Democrats are in spin overdrive trying to explain away President Obama’s frequent promises that all Americans would be able to keep their health insurance and their doctor under Obamacare — something that is certainly not true for those in the individual insurance market and even some covered by employer-based plans.
Typical of the rationalizations is that of progressive pundit Sally Kohn who explained on CNN.com that “It was a given, after all that, if standards for health insurance were going to be raised in America — a good thing — then some plans that don’t meet the bar would no longer be available.” In other words, prepare to sacrifice your current plan for a more expensive one we’ve decided is better for you.
At least some Democrats up for reelection in 2014 recognize the problems with this argument. Louisiana senator Mary Landrieu told the Washington Examiner: “I said, and many people said, that this new law would allow people, if they wanted to keep what they had, to be able to do it. And, I think that we should live up to that promise. If we have to make some changes in order for that to happen, then we should.”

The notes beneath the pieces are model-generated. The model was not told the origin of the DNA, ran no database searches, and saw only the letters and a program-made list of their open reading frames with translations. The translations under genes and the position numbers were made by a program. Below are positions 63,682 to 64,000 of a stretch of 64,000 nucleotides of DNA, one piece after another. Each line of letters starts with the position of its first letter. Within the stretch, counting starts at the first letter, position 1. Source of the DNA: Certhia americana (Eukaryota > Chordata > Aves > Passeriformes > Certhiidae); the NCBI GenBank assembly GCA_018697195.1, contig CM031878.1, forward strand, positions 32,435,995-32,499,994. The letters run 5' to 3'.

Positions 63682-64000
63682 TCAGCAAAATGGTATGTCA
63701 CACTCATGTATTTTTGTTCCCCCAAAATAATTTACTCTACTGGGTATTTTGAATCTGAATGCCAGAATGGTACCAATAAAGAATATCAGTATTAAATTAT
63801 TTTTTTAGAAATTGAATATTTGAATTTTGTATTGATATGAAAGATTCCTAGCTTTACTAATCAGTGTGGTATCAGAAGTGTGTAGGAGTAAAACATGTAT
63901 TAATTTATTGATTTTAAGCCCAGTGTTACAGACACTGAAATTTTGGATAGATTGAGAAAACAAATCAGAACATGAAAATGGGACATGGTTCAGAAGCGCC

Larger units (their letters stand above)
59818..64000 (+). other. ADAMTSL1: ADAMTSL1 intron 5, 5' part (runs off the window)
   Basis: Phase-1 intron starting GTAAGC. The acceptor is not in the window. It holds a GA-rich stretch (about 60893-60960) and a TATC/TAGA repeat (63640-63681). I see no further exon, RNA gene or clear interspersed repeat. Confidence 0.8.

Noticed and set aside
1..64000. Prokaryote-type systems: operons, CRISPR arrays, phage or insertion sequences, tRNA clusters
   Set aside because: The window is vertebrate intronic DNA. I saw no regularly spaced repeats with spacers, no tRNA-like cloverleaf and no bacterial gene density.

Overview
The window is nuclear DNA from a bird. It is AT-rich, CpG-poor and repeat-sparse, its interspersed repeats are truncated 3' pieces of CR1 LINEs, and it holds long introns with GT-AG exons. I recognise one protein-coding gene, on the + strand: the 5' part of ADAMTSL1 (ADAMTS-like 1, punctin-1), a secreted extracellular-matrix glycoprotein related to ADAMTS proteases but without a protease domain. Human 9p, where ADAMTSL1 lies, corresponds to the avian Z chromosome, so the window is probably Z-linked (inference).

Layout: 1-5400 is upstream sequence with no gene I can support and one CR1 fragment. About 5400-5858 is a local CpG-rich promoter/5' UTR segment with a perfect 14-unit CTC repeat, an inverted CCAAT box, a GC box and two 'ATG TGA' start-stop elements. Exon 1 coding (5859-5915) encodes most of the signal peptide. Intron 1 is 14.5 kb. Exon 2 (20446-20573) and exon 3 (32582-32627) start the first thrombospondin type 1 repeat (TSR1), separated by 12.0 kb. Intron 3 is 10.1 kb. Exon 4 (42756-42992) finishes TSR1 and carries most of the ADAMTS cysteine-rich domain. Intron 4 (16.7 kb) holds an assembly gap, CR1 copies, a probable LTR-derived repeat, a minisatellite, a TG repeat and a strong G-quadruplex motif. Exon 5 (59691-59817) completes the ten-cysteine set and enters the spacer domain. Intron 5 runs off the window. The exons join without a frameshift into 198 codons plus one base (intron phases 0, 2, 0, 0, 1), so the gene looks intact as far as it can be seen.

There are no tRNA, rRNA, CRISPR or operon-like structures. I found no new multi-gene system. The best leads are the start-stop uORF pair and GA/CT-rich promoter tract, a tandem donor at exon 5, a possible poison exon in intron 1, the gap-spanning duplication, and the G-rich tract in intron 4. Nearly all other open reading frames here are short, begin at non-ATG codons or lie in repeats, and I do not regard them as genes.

House minority whip Steny Hoyer, a Maryland Democrat, admitted that the “guarantee” President Obama and others issued was designed to “allay fears” of Americans with employer-based coverage. He told reporters yesterday that he wishes Democrats had been “more precise” in explaining that allowing all Americans to keep their coverage meant only most Americans.
Senator Joe Manchin, a West Virginia Democrat, has proposed a one-year delay in mandating health insurance for individuals. He also doesn’t sound too enthusiastic about Obamacare: “I want to make it work, if it can. Nobody should be forced to buy a product that’s inferior to what they’ve had or cost them more.”
It’s because that grim prescription is a reality for many Americans that so many Democrats are trying to distance themselves from Obamacare even before it fully kicks in on January 1.